Tag: clubs

The Columbia Ballet Collaborative offers the kind of performing art you didn’t know you needed in your life. Also called the Ivy Ballet Exchange, the program strives to promote collaboration amongst schools like Columbia, Yale, Harvard in all forms of dance. This year, the Lion was invited to the 2016 Ivy Ballet Exchange. After a day of classes and workshops, all fifty dancers showcased their talents to the audience.

The first group to dance was PUB, Princeton University’s Ballet Company. They performed a piece entitled “Instinct” choreographed by Paige Shaw. The piece was technically sound and was performed en pointe. The music was composed of soft, breathy moans that slowly became discordant.

The next piece was performed by the Harvard Ballet Company, or HBC. The choreography, created by Sophie Carroll, was an excerpt from the longer piece based on The Giver by Lois Lowry. “Rosemary’s Release” was set to Claire de Lune, which was chosen “to explore the melancholy undertones of the song.” The piece involved only five dancers. All of their movements were slow and deliberate, giving their dancing a heavy, deliberate nature.

The following dance, “Ripples”, was a direct contrast. Marisa Remez, who choreographed the piece, said she wanted to celebrate the joy of dancing since this was her last year dancing with PUB. It was a bright, joyous dance filled with bright smiles and elaborate footwork set to a dubstep-y tune that occasionally sounded like soda cans being opened.

Connor Yokus’s piece “Whitey Tighty” was another dance about dancing, but it had a more serious angle. He said he his piece was “a reflection on [his] thoughts about ballet and his complex relationship with it.” It certainly turned many assumptions about ballet on their heads. The piece began with two men partnering in a duet with a corps of women behind them. The music constantly switched between a melodic, classical sounding piece and a more chaotic instrumental with a bassier beat. Later on, there was partnering between two women in an echo of the piece’s start. Still later, there was the more traditional partnering of a man and a woman, but the woman supported the man instead of the other way around. I enjoyed the twisting of my expectations.

The next piece was called “Spindle of Gestures,” choreographed by Norbert de la Cruz III.  This was the only piece where the dancers had distinctive costumes: ombre shirts that turned from white to black along with black leggings. The dancers’ movements were quick but deliberate, and they all seemed to move as parts of one body. In stark contrast, the music was slow and melodic.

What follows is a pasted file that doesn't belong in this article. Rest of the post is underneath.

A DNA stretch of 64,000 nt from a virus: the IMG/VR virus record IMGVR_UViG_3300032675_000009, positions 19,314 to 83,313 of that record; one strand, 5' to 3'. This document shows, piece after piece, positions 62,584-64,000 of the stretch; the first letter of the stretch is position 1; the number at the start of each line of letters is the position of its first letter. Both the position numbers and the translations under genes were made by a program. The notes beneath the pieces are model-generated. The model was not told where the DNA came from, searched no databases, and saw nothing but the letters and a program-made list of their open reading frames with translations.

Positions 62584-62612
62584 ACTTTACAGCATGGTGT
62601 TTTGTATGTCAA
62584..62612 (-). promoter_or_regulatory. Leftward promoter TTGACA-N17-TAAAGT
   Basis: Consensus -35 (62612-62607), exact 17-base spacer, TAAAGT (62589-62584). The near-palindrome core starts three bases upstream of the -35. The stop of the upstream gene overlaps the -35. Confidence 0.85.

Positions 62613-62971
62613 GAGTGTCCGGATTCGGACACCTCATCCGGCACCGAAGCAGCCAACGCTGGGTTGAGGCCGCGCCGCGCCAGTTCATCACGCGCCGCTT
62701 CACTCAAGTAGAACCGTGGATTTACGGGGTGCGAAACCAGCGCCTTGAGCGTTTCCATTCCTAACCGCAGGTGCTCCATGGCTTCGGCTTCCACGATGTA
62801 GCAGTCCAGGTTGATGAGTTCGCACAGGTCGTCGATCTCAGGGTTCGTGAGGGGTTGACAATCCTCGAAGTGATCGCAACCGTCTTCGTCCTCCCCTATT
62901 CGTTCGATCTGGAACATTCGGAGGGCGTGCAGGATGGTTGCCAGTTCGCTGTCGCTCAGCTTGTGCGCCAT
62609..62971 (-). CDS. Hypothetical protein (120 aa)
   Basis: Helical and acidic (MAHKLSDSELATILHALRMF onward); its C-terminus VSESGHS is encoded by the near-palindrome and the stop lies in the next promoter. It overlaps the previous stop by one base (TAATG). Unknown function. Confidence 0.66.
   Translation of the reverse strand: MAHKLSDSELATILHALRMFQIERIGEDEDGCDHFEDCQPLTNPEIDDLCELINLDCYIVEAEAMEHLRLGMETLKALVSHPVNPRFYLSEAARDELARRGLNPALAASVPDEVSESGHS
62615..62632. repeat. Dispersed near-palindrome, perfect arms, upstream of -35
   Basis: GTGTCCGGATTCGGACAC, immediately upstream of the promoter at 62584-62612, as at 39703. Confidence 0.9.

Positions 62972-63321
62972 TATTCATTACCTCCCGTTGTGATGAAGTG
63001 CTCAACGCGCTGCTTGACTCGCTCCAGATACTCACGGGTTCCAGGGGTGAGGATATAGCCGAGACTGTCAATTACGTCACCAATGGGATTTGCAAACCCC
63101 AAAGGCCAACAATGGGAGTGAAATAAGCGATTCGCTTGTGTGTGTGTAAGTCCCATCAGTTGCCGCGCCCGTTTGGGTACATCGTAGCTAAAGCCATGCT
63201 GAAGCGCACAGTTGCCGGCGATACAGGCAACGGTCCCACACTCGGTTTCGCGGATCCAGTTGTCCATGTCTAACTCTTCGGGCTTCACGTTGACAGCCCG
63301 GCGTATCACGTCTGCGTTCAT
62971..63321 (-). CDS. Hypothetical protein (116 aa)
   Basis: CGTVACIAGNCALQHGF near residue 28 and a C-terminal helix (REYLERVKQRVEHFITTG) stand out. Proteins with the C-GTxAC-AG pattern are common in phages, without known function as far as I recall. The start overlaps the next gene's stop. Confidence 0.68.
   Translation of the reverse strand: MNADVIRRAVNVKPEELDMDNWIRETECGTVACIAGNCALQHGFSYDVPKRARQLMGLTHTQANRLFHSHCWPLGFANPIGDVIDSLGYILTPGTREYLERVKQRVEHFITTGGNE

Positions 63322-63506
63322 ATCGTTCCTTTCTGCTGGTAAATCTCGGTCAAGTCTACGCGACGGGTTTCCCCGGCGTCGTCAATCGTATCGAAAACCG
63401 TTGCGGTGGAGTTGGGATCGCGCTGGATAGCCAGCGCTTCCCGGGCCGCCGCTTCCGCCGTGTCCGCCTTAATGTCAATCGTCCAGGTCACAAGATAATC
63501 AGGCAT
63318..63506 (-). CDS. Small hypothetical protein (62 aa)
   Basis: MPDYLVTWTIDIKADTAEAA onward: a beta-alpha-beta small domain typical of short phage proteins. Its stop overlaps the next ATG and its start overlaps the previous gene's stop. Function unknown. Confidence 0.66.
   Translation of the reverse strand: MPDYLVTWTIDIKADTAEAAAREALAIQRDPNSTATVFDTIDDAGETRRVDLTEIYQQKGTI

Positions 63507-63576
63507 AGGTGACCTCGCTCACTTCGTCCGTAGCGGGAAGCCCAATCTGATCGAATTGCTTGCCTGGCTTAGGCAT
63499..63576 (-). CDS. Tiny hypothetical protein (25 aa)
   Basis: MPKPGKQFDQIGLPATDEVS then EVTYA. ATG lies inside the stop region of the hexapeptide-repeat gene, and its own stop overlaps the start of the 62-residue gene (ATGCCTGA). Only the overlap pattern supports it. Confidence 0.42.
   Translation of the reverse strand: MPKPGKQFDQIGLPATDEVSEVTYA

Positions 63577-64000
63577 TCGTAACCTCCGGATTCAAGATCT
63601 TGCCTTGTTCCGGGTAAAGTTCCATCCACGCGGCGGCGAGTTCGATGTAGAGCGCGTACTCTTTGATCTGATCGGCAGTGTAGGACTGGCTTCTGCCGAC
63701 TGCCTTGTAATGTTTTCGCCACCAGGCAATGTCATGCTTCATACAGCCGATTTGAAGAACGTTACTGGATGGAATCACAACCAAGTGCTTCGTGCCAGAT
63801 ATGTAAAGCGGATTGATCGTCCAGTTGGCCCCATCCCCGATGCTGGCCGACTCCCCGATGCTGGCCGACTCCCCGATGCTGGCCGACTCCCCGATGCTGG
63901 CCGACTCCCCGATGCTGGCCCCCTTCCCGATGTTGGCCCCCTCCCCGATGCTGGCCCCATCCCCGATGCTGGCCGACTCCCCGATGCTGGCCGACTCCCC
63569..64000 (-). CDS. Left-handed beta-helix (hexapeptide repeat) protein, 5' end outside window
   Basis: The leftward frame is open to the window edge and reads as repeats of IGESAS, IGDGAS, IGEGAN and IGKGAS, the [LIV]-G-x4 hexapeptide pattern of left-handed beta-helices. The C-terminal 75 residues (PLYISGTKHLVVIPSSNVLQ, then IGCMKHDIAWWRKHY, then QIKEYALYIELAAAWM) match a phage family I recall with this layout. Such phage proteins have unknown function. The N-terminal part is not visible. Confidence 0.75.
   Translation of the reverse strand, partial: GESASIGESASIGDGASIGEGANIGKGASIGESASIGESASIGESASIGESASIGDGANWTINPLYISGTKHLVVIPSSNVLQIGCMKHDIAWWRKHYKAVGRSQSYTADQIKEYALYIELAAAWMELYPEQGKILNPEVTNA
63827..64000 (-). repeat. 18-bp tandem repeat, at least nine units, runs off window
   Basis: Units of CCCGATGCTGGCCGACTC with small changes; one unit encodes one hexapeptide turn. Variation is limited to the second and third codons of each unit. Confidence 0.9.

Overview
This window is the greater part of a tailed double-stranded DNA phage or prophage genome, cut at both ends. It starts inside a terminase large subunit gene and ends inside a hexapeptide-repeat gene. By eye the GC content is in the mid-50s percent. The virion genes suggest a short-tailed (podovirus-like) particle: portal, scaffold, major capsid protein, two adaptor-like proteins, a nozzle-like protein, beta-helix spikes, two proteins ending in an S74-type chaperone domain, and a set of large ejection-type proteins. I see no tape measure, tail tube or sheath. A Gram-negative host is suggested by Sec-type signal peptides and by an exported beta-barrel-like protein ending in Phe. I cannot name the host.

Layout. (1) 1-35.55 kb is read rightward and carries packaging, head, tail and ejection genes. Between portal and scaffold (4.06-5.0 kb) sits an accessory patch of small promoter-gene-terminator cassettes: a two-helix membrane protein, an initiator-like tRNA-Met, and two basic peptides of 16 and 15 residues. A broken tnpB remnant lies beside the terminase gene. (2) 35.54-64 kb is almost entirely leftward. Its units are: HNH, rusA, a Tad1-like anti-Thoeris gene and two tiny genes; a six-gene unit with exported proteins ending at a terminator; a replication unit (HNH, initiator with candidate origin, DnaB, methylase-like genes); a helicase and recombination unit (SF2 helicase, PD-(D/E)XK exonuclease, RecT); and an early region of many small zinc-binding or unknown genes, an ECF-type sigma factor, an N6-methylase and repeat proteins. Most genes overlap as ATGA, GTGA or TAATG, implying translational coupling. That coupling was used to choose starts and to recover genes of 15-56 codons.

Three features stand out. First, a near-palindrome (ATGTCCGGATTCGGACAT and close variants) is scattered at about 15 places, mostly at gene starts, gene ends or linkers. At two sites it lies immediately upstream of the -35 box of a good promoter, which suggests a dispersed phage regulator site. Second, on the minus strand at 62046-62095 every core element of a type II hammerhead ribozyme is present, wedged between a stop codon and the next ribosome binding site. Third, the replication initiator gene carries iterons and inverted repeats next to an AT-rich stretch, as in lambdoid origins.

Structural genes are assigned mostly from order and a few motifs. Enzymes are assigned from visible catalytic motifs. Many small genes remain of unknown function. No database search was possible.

“The Shape of the Voice” by Morgan Mcewen featured sharp, angular movements. The music contained vocalized moans and grunts similar to “Instinct.” The choreographer used many 90* angles that were unfamiliar to see in a piece that was mostly ballet. The dancers made it work, however.

Julia Janson of PUB choreographed a piece (“The Construct”) that was more classical ballet-y, except that it was filled with many tumbles, falls, and turns. All of those movements were executed as smoothly as any other movement.

The performance may not have had flashy costumes or a spotlit stage, but it didn’t need it. The dancers had superb technique and all worked well together. The Columbia Ballet Exchange truly fostered a dynamic and collaborative environment that was enjoyable for both viewer and participant. Keep an eye out for their upcoming performance in April!

As we approach the halfway point of the semester, we’re probably all feeling the inevitable stress that comes from managing academic workload and extracurriculars. However, if you’re looking for some new ways to apply your new academic knowledge or help in lifting campus spirit, check out the following opportunities:

Happiness Club:

Looking for a way to get involved in making students happy? Consider joining The Happiness Club:

“We are an upcoming club in the Columbia family committed to enhancing the Columbia experience through fun events and activities that will help alleviate stress, push us closer as a community, encourage acts of kindness and simply give us more reasons to smile.

Presently, we are on the look out for positive, determined and passionate individuals who are worthy of leadership roles as well as a general body of fun and enthusiastic people invested in the cause. Message us or send us an email at happinessclub.cu@gmail.com and visit us at our tabling event on October 27, 2015 to find out more.

We promise to keep you smiling from all the wonderful things you’ll do for our college community.”


ADI Jade:

Are you a first-year undergraduate student interested in learning more about technology? Consider applying to ADI’s JADE program:

“The January Application Development Experience (JADE) is a great way to bond with other first year students interested in technology. We are looking for first year students with some programming experience. This program will allow you to learn more about the tech community in New York City and tech resources at Columbia. ALL majors please apply, you do not need to be planning to major in Computer Science. To apply, visit this link.”

Want to feature some of your club’s upcoming events on our site? Email a blurb about your event to submissions@columbialion.com.